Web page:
A 6-1 defeat in the Capital One Cup quarter final to Liverpool, a 1-1 draw against bottom of the league Aston Villa, and a 1-0 loss to Crystal Palace. It appears that Southampton’s annual Christmas slump is in full swing once again, but the December loss of form feels much more gloomy this year than in the past two seasons.
Saints are not sitting in the top seven like they were in 2013 and 2014; the season so far has been one of frustration. Whereas Saints were strong defensively last season, they have conceded 19 goals this term, just 14 less than in the whole of 2014/15.
One of the main factors has been losing Morgan Schneiderlin, Nathaniel Clyne and Toby Alderweireld over the summer. Considering the trio left for a combined £48m in the last window, many fans would’ve been disappointed to see just £20.5m shelled out to replace three very important players.
Of course transfer fees aren’t the only cost of buying players, but even Les Reed admitted that Cedric was brought in to be a back-up for Clyne. Is any wonder that the team is not as good as before when even the hierarchy have admitted they’ve taken a mark down in quality?
It is not just the fans who are feeling frustrated with restrictive spending affecting quality; it is key figures. Both captain Jose Fonte and manager Ronald Koeman have aired their feelings at the lack of investment, too.
The quality levels have gone down from last summer, but it is not a surprise considering the prices of the players bought. Of the eight players brought in last summer, only Virgil van Dijk and Jordy Clasie cost more than £7.5m.
To put that into context, the 2014 summer window saw six arrive over that figure, plus Alderweireld who joined on loan, but cost £11m this summer. Transfer fees may not be the best indicator of quality but a £10m signing is more likely to perform better than a £5m signing, surely?
The transfer committee may have worried too much about the toll the Europa League would play on the squad, otherwise the signings of Juanmi, Oriol Romeu, Steven Caulker and Cuco Martina may have never happened. It shows why Saints were so keen to not just sign cover, as the signings haven’t improved the team much at all.
Koeman and the transfer committee may have instead chose to promote the likes of Jason McCarthy, Jack Stephens or Harrison Reed to fill the gaps, but then the quality of the academy conveyor belt is something Koeman seems irritated about.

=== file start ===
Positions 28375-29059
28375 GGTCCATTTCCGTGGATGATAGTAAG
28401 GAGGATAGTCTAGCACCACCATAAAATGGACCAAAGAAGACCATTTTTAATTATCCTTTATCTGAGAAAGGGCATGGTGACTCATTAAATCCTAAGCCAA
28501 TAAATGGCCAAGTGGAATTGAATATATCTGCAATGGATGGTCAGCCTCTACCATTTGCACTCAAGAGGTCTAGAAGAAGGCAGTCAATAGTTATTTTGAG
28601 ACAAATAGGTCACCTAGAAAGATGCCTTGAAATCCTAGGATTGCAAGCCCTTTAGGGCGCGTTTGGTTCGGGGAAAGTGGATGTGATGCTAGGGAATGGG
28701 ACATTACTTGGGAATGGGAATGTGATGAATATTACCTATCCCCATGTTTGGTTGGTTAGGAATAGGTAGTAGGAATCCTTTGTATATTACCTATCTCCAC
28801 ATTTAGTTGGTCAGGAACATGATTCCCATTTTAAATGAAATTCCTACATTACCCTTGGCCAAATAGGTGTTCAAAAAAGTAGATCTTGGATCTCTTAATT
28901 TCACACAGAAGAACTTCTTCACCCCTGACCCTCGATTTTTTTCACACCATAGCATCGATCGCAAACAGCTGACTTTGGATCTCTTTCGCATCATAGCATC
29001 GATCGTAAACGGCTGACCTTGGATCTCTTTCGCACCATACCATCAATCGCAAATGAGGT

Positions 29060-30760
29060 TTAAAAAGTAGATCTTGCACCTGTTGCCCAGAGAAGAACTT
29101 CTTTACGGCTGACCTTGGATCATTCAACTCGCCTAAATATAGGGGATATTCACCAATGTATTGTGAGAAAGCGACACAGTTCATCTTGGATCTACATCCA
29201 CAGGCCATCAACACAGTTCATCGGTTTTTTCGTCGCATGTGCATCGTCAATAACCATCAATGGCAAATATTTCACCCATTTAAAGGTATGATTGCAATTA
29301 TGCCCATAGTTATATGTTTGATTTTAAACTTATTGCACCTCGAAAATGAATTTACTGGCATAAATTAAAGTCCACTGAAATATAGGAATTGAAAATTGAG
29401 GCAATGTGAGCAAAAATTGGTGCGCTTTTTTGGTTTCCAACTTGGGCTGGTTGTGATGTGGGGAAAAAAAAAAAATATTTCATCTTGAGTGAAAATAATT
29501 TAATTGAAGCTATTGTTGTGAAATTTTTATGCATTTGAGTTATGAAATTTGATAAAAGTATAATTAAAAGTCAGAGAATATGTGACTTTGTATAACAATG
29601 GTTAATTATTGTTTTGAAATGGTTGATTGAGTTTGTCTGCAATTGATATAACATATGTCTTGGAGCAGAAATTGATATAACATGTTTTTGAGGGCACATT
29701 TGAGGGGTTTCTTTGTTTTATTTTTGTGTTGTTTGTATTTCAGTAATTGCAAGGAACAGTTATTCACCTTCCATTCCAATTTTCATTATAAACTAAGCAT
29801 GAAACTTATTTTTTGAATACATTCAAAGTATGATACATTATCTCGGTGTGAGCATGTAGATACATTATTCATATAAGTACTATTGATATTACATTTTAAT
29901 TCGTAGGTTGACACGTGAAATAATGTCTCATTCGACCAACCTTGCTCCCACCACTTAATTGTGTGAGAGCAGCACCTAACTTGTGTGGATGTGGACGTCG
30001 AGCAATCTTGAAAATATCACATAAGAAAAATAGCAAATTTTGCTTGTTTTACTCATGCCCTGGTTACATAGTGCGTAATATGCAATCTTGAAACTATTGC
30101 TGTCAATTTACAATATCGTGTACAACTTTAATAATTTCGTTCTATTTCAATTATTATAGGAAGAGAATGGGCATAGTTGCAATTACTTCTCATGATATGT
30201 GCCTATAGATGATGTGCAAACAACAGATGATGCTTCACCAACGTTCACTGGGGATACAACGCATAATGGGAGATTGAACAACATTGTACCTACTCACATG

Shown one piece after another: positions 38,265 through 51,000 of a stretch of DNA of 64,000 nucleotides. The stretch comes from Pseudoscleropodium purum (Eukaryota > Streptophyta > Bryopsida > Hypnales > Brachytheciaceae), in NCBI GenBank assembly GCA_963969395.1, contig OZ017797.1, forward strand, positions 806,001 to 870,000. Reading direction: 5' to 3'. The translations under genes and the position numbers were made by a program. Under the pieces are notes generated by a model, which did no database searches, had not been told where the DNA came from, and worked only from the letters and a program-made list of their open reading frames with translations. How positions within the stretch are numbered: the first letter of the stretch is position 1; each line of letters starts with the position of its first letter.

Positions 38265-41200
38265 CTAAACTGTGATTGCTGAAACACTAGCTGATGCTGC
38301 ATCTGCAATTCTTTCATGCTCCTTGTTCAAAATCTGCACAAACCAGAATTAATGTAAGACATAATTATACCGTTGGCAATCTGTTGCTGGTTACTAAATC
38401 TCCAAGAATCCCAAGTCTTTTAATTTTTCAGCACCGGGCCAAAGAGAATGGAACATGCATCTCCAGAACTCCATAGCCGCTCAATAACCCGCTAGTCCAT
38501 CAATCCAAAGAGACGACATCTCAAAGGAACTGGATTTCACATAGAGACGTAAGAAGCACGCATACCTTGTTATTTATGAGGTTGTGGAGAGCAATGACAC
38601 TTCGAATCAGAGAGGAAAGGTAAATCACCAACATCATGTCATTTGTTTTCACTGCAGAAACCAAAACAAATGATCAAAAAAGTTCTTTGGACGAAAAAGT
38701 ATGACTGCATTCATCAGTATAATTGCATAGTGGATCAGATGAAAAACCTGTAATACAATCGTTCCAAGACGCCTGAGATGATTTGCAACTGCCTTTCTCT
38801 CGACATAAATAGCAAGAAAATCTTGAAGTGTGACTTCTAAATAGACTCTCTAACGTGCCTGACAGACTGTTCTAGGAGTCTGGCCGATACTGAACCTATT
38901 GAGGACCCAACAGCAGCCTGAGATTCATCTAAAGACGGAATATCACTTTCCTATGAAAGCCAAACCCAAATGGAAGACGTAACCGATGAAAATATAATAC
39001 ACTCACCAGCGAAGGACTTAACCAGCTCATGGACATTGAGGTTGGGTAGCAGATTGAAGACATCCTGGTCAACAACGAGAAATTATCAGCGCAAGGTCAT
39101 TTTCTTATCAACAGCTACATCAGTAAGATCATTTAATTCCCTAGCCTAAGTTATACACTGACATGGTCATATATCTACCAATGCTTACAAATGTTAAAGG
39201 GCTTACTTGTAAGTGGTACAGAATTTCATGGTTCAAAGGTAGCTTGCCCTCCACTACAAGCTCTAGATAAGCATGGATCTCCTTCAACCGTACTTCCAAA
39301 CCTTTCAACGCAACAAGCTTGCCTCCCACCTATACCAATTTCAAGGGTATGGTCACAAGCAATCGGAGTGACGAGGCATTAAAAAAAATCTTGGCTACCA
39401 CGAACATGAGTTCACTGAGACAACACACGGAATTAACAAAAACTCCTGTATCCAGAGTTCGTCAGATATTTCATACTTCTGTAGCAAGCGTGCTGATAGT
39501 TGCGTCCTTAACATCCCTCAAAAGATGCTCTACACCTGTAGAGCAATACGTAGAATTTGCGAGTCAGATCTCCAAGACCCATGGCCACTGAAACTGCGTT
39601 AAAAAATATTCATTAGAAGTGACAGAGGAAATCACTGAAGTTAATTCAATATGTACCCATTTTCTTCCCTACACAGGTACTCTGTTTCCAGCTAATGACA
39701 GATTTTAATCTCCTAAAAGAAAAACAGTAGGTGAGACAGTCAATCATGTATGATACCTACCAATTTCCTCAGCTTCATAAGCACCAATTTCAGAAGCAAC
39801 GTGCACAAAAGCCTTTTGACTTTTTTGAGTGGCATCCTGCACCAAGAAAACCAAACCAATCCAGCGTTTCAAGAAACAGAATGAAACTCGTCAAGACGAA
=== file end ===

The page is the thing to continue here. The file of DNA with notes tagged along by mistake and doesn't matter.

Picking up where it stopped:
With the January transfer window coming up, and the inflated prices that come with it, the Dutchman seemingly has his hands tied. He may say that he is content with the squad and no additions are needed as such, but, again, privately that may be another matter.
A striker is most likely to be top of the wish-list. Graziano Pellè has come to embody the Southampton of the last 18 months; recruited from abroad to replace a club hero, and when he plays well, Southampton play well. But when he loses form, Saints struggle massively. In a system where Koeman plays through him and relies on him for goals, Pellè being unfit or unconfident is the last thing the team needs.
With Jay Rodriguez injured and Shane Long more of a workhorse than a thoroughbred, another number nine would be really useful; one with pace would be really useful and would add another dimension to Southampton’s attack.
Buying a very good striker in January for a reasonable price is about as likely as Dani Osvaldo being on Jose Fonte’s Christmas card list, though. Koeman has ruled out many fans’ choice, Charlie Austin, for being too expensive, so that search is likely to go into the summer.
With new shirt sponsorship, kit supplier and astronomical TV deals all arriving next July, the club has no real reason to be as restrictive in their spending next summer, and instead give the squad the investment it is in need of.
As well as the aforementioned striker situation, a right-back would be useful. Cedric is decent enough but defensively questionable. With the club in need of more home-grown players for the quota, should Victor Wanyama go to Tottenham it would be a wise move to bring Kieran Trippier the other way.
For the sixth summer in a row, a centre-back could be in order, especially with Jose Fonte not getting any younger. With Wanyama and Sadio Mané likely to move on, a central midfielder and a forward are also more than likely to be sourced too.
But the fact that the next transfer window is likely to see tight purse strings again is likely to be to Koeman’s irritation. With rumours of disagreements and frustration, perhaps another head coach next summer is not as unlikely as it seemed even a few months ago.